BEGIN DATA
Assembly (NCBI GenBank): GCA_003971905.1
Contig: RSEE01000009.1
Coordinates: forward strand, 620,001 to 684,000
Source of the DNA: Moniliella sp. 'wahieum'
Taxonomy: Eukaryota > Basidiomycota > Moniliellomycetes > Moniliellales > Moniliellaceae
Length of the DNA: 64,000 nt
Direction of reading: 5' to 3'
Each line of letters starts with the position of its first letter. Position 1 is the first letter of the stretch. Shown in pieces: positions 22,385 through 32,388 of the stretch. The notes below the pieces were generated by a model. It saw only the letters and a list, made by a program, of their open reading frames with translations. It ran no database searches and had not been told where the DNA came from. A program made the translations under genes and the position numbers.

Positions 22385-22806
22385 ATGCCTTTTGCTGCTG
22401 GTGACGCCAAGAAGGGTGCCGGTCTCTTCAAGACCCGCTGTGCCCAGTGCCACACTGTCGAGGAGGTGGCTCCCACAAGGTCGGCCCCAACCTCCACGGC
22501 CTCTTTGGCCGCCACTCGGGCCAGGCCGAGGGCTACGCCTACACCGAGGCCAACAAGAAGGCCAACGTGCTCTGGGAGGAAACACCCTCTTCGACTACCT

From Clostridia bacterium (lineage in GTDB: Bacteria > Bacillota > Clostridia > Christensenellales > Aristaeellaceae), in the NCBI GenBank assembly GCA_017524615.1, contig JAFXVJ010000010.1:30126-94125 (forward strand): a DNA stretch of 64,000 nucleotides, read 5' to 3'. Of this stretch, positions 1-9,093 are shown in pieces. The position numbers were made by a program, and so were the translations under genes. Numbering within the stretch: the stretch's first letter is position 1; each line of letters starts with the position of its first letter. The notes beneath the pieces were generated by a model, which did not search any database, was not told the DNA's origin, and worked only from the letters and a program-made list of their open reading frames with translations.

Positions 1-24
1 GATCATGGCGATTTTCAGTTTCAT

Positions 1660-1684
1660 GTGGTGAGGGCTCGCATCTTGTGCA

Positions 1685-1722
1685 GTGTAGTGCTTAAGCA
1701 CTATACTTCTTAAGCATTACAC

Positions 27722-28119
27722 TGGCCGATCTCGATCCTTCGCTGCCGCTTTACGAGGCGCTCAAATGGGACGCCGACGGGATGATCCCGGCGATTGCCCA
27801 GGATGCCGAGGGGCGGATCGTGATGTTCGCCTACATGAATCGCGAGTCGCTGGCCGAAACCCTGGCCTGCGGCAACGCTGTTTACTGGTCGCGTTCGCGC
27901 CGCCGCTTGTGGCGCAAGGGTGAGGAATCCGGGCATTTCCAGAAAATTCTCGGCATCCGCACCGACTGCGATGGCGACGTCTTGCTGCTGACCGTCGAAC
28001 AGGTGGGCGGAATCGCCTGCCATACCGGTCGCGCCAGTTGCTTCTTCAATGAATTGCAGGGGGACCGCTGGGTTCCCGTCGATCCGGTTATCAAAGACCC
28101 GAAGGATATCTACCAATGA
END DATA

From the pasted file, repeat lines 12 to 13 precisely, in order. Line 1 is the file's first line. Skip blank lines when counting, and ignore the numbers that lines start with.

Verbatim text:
22501 CTCTTTGGCCGCCACTCGGGCCAGGCCGAGGGCTACGCCTACACCGAGGCCAACAAGAAGGCCAACGTGCTCTGGGAGGAAACACCCTCTTCGACTACCT

From Clostridia bacterium (lineage in GTDB: Bacteria > Bacillota > Clostridia > Christensenellales > Aristaeellaceae), in the NCBI GenBank assembly GCA_017524615.1, contig JAFXVJ010000010.1:30126-94125 (forward strand): a DNA stretch of 64,000 nucleotides, read 5' to 3'. Of this stretch, positions 1-9,093 are shown in pieces. The position numbers were made by a program, and so were the translations under genes. Numbering within the stretch: the stretch's first letter is position 1; each line of letters starts with the position of its first letter. The notes beneath the pieces were generated by a model, which did not search any database, was not told the DNA's origin, and worked only from the letters and a program-made list of their open reading frames with translations.